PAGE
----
What Happens

    The agency figures out the best way to deal with OMB on the budget request as a whole and for specific items in the upcoming request.  The agency decides on how to approach OMB based on historical information and political considerations, including the nature of the relationship between the agency head, this person's immediate assistants, and the OMB leadership, as well as the needs of the agency to implement its programs.


     Competition for resources is fierce.  The intrinsic worth of the agency's programs do not help much in the budget process.  The competition for resources is mostly among programs with great  value, at least for some important players in the process.

     There is little that can be simply granted or dismissed as having high or low intrinsic value.  Everything has been scrutinized in the past.  If it still survives, there are good reasons.  Decisions must be made on a different basis.   Logical, rational decision making along models of economic or business efficiency models do not work well.  Alternatives must be continuously assessed and developed.

Agency Actions

    The agency must develop its position on what to ask for and how to ask for it.  This is essentially a political decision since there is seldom a clear-cut technical reason for a budget increase.  A strategic decision has to consider whether or not the budget request should comply with OMB's initial guidance (i.e., generally ask for little or no increase) or to go for broke and ask funding levels that would provide for significant new activities.  After all, there are always good reasons for increasing programs.  A secondary consideration is a tactical one - will a large request allow a few small increases to survive, or should the likely survivors be the only ones in the initial request?  In other words, should the request be based on masses of numbers or should it be based on the hope of prevailing on the merits for the selected items requested?  Operating components seldom participate in the decision process, but their inputs are available as to the levels of resources that may be needed.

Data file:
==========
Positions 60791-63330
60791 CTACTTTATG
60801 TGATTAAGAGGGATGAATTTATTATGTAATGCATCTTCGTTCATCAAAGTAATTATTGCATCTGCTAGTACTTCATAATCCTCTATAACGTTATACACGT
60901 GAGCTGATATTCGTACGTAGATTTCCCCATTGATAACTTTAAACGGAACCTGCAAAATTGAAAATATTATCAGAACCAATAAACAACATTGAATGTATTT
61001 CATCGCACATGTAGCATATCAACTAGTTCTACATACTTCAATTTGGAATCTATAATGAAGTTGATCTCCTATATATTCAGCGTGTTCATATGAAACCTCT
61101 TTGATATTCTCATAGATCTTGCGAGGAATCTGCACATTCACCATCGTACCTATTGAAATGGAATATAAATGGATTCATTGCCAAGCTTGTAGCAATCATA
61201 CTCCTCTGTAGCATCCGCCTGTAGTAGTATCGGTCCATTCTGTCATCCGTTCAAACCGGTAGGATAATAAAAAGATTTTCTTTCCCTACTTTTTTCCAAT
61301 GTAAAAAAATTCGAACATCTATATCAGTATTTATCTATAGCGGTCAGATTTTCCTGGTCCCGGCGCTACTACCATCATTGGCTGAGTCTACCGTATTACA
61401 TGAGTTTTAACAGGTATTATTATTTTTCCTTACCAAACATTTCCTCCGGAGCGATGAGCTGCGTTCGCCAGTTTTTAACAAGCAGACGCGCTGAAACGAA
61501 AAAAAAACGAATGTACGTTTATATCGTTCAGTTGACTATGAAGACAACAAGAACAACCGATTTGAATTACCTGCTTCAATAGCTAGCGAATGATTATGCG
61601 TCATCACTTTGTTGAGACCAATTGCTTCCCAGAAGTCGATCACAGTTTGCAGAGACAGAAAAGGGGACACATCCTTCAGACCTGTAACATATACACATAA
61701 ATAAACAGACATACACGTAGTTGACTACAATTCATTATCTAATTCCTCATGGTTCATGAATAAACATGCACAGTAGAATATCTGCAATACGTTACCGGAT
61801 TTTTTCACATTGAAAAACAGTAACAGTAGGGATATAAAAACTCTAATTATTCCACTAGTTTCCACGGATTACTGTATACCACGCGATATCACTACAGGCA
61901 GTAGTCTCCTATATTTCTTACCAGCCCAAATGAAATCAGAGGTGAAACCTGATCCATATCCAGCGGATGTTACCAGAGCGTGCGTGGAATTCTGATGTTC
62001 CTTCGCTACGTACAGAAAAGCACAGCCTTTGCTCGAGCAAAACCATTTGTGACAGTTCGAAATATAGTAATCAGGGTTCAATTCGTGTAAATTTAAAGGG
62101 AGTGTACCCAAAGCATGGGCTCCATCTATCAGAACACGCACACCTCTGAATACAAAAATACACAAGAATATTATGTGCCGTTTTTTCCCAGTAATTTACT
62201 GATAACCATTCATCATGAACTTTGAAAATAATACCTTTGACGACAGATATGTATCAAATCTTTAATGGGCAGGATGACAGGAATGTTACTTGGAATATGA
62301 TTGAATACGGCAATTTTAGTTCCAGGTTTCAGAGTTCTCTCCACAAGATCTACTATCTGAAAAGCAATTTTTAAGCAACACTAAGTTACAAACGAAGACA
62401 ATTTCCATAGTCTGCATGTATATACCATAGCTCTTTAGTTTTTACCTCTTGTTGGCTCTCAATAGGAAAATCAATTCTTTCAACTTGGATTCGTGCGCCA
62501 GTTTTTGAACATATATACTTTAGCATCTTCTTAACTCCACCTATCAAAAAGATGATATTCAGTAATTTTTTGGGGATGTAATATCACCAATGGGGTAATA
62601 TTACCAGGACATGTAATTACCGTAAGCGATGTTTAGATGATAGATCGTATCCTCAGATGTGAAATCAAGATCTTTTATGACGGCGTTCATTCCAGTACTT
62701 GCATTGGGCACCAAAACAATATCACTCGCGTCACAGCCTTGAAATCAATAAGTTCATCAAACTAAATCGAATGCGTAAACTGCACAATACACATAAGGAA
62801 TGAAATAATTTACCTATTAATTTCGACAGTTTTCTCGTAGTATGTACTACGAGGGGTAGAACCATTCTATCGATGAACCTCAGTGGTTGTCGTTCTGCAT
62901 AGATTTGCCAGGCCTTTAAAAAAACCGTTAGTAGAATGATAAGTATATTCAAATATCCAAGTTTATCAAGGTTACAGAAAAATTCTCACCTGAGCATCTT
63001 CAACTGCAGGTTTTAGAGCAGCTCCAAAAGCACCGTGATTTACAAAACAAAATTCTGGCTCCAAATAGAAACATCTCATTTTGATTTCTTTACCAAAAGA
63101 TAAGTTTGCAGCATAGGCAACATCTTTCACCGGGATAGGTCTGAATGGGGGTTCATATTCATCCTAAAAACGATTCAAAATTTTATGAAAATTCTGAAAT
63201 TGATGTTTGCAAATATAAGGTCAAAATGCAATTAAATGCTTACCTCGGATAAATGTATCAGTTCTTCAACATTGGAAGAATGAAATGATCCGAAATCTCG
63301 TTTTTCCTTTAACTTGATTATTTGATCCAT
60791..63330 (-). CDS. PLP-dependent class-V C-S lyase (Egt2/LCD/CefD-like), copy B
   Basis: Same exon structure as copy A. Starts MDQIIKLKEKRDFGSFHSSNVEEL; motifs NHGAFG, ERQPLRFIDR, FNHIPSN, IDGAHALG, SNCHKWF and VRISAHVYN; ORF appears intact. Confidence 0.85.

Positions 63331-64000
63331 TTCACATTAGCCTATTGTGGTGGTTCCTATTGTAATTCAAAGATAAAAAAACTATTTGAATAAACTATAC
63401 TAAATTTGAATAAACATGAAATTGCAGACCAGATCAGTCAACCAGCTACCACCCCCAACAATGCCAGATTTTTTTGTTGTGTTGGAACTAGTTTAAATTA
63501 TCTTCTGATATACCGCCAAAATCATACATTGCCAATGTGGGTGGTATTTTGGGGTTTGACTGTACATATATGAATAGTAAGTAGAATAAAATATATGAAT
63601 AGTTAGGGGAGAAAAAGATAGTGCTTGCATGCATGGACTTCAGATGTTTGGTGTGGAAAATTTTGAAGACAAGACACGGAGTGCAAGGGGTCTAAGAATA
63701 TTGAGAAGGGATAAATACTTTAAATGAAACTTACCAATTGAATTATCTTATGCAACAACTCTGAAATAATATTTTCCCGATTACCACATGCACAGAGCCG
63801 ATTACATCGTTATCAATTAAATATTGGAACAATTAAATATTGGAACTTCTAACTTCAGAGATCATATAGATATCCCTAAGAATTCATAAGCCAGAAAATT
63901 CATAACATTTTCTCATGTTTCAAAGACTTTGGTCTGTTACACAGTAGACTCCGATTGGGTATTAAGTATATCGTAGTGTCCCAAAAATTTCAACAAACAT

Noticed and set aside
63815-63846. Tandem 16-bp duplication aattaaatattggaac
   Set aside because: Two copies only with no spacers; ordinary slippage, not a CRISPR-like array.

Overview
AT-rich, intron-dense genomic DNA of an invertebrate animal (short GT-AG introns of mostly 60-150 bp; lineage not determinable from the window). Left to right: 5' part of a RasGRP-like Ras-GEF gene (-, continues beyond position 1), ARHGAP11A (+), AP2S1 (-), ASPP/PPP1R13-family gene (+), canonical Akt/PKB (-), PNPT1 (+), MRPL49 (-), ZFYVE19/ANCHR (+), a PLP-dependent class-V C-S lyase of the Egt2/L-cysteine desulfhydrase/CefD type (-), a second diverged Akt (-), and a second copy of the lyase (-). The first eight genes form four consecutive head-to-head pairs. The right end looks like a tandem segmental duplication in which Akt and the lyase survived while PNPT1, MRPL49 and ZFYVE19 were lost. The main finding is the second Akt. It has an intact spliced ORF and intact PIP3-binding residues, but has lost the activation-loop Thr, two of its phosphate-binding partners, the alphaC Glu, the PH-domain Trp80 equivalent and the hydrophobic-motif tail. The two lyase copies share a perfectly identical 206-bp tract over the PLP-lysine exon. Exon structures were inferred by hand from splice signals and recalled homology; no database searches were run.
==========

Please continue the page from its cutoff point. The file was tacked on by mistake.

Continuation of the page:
Agency decisions on how to deal with OMB and what to emphasize must be made before the budget request is sent to OMB.  Ideally, these decisions should be available by June, to guide the details of the budget development process for the agency through the summer.  Decisions, however, can be postponed:
Decisions that affect the details of the documents sent to OMB must be done in time to change these documents, if needed.  Given physical constraints (such as printing documents), such decisions should be made by mid-August (for example, August of 2000 for FY 2002).
     In some cases, last-minute decisions that affect policy or even the details can be stated in the letter that transmits the budget request to OMB.   Changes to this letter can be made until minutes before it is signed, usually in early September (for example, September 2000 for FY 2002).
     There is also the late developing policy initiative, which can come as late as December or January.  But this type of last minute initiative needs the personal support of the President or his immediate staff.
     After mid-January, it is practically impossible to make changes.   New initiatives after this time would have to be dealt with as supplemental requests.  (This is the reason why an incoming President and administration has a small effect on policy as reflected in the budget; with the start of the new term in January, it is too late to affect the current year, which was appropriated the preceding year, and it is too late to make major changes to the budget, which was prepared by the agencies under the prior administration.)
     The consequences related to making decisions later are too hurried a process, and an adverse workload effect on the staff who have to put the documents in final form.  It can also result in poor decisions, not supported by the facts and the institutions that have to support it to prevail.  The benefits can be related to acting on the basis of new developments that may require policy changes at the last minute.  If the agency's submission reflects very current policy thinking within an administration, then the budget request may be more favorably treated by OMB.


     Letter of transmittal of the budget request to OMB from the agency head.  This document states the agency's position on the budget request, including how it dealt with OMB's instructions of the preceding spring.  It is a confidential document.


     None, since these parts of the process are confidential.